(laughing–when I shouldn’t)
Note to self: When writing a post entitled “Choose to Have a Good Day” be prepared to have two weeks of…well…how do I put this…not-so-easy-to-have-a-good-day days.
It’s been uncanny.
You know the saying, “When it rains it pours.” These past two weeks it’s been pouring like a typhoon. In a hurricane.
When the phone rang for the third time in a week at 10:00pm (we go to bed at 9:30), I looked at my husband and said, “What next?” It wasn’t even all directly affecting me, him, or my kids. In fact, most of it was stuff happening in our immediate families, our friends, or people around us which only made me feel more helpless. I couldn’t fix the problems, I could only listen. Without burdening you with the details, I’ll just sum it up by saying that the last two weeks have been heavy.
Anyway, last Friday I struggled to come up with something for “Friday Funnies.” If you check back, you’ll find that I never did. That was in part because I was extremely busy that day, but mostly I was just drowned out by the rain.
This morning as I was driving my kids to school, I realized it was Friday Funnies today.
I started to wonder what ever possessed me to want to do this little blog post each week. “Do I really have to search my entire lousy week for something funny?” I wondered. When the better half of my brain answered “Yes!” I started thinking back, which sadly lead to me making a list of everything that had gone wrong.
When I got to last night and the last thing to add to the list, I started laughing. Yes. Laughing. I was sitting in the carpool line laughing at…no one.
Why was I so amused by the last thing that went wrong this week? Because last night is when I finally snapped. Have you ever had that happen when everything in life is going wrong and suddenly, one more stupid, tiny, insignificant thing happens and suddenly you’re hysterical with laughter? That was me.
Here’s the story.
My middle child — a true, neglected middle child — has been wanting fish for some time now. At a garage sale last November he found a little fish bowl for $2. He happened to have $2, so he bought it and we promptly became the proud owners of two twenty-five cent goldfish.
My son was so excited about his goldfish. He named one Gill (in honor of What about Bob?) and the other Oscar.
I will say that having two goldfish has been great for him. He’s been very responsible feeding and caring for them. So much so that for Christmas he got a full 15 gallon tank from Santa. Within a week he was the father and caretaker of eight beautiful fish of different shapes and sizes. It was great. Life was good.
Lesson #1: Goldfish and Tropical Fish don’t mix
By January 6ish, we were back down to five fish. My fault. You live and learn (well, those three fish didn’t, but I did). We spent a few nights talking about whether fish go to heaven, and Gill and Oscar went back into their small bowl. Life resumed it’s happy pace.
Yesterday, my son started freaking out upstairs. “My fish is dead! Oscar is dead! Oh no, Oscar! I’m so sorry! I didn’t mean to kill you!” (He has the tendency towards the dramatic.) “I didn’t mean to! Oh, Oscar! I’m so sorry!”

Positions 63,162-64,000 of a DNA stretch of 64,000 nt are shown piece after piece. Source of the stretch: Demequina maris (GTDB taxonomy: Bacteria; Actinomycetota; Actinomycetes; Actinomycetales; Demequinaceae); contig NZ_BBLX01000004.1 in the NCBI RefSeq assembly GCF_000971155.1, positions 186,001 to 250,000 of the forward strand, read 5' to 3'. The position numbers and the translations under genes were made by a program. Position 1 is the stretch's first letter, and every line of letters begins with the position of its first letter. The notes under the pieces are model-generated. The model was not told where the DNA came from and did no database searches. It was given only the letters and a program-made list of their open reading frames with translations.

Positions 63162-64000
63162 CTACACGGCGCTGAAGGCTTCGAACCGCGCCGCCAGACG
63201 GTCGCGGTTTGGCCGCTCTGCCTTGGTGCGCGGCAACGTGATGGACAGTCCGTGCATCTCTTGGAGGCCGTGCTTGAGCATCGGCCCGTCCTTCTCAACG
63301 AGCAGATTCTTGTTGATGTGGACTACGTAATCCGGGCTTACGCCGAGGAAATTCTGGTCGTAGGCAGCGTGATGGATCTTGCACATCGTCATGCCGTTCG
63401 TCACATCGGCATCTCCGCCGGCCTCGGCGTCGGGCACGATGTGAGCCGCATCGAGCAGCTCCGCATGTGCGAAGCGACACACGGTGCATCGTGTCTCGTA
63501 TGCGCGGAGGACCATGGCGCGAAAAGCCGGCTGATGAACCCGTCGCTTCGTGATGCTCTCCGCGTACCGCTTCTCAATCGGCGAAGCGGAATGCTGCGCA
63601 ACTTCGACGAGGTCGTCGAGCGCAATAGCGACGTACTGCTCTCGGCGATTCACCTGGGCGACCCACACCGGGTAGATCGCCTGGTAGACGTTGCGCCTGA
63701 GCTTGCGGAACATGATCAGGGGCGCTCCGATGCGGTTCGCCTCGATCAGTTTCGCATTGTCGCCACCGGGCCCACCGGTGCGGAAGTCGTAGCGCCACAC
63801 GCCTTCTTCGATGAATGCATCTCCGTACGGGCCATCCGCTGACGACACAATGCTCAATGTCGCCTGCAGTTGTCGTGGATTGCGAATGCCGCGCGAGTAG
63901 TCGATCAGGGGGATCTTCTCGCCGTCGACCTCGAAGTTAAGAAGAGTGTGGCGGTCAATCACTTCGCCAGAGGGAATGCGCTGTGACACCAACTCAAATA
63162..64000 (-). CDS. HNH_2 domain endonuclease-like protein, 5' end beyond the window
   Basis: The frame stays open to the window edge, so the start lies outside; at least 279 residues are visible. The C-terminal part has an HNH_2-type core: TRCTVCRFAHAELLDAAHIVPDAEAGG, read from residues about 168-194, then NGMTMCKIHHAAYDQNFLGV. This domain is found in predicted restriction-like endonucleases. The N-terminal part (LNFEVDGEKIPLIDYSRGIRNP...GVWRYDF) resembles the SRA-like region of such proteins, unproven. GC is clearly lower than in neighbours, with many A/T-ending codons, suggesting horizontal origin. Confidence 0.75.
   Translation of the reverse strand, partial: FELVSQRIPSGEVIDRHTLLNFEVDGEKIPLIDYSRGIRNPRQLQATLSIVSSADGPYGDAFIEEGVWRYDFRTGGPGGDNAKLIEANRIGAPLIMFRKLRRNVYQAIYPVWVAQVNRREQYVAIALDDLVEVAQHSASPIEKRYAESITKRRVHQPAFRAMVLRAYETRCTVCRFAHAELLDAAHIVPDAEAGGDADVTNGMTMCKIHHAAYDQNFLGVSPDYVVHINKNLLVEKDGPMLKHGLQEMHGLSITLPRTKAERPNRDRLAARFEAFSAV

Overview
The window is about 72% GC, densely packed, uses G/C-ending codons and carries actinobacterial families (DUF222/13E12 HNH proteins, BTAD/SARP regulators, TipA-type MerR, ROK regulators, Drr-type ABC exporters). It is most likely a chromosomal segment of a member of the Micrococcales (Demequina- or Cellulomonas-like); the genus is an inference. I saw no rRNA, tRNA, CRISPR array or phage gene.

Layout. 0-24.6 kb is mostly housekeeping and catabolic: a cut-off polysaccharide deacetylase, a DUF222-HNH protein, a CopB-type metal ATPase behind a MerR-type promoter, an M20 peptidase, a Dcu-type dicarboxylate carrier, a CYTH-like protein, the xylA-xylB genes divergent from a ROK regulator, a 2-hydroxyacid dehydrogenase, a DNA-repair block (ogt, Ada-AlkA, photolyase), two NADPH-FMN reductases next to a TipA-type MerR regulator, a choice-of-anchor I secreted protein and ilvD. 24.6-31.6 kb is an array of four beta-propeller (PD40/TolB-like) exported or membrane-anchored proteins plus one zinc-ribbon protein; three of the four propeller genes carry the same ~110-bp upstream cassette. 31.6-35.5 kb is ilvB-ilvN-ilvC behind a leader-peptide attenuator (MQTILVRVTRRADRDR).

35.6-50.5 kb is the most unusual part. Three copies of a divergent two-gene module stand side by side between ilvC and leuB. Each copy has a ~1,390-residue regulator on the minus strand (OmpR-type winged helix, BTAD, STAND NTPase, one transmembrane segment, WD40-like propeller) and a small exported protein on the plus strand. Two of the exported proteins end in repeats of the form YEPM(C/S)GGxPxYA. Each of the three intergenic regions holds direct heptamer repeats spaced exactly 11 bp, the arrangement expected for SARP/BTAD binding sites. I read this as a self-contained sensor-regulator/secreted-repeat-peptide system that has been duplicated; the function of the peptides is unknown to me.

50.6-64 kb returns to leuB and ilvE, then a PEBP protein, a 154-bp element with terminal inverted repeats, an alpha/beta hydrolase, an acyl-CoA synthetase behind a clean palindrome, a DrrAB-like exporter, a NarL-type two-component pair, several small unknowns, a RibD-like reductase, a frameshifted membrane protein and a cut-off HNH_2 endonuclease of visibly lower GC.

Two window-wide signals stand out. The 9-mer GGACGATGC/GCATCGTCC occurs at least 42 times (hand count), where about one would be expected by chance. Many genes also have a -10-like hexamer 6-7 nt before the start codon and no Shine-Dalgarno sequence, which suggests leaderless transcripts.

I ran up the stairs and sure enough, beautiful orange Oscar was floating at the top of the water. Poor Gill wasn’t looking so hot either. He was lying on his side on the multi-colored pebbles, breathing laboriously. And if you don’t think a fish can breathe laboriously, just ask my son.
Lesson #2: Even small fish bowls need to be cleaned — in fact, quite often
My fault again.
Since this little bowl doesn’t have a filter like the 15-gallon tank, it always seems to be dirty and gross, and as I mentioned, things have been a little busy around the house with all the rain going on.
It didn’t take much to figure out that Oscar was dead and Gill was nearly dead because of my neglect — I could barely see Gill through the murky water. Gross. If I had any hope of saving Gill, I had to clean the bowl. But first, I had to dispose of the dead fish.
Lesson #3: Don’t buy fish nets that are bigger than the opening to the fishbowl.
I couldn’t get the square fish net into the round bowl.
The only way to flush Oscar was to dump some of the water into the toilet and hope he would float out easily. He did. Something finally went right. Oscar was flushed to his watery grave.
Gill was still floating sideways in the bottom of the fishbowl, so I determined he needed some good fresh water. That meant pouring out more of the murky water into the toilet.
My son was crying behind me and I turned the briefest second to console him. Mid-pour.
Lesson #4: Don’t turn when pouring fish water into a toilet
Next thing I knew, my son stopped crying. His face went completely blank. He was staring at the toilet.
I turned back just as the screaming started.
Poor Gill was now flailing sideways in a new bowl, the toilet bowl.
That’s when I started laughing.
My son was bawling his eyes out, but I’d had a heavy two weeks, and something inside me just snapped. I quickly pulled it together and went through all my options. Fish the fish out with a net that’s too big? That was too gross on too many levels. And quite frankly, Gill was basically dead anyway. The poor thing couldn’t even swim straight. So I made the rash decision.
A good mother would have chosen differently, she would have found a way to save nearly-dead Gill from the toilet, even if only for a few more hours of precious life, but quite frankly, I’m not one of those moms. My son will probably go to counseling some day for what happened, but such is life. There was no way I was fishing that fish out of the toilet.
So I’m officially a murderer. I had a chance to save a life and I didn’t. And did I cry over the lost life? No. I laughed. I’m a horrible person, or at least my son thinks so.
Does anyone else do this? Laugh at the most inopportune times?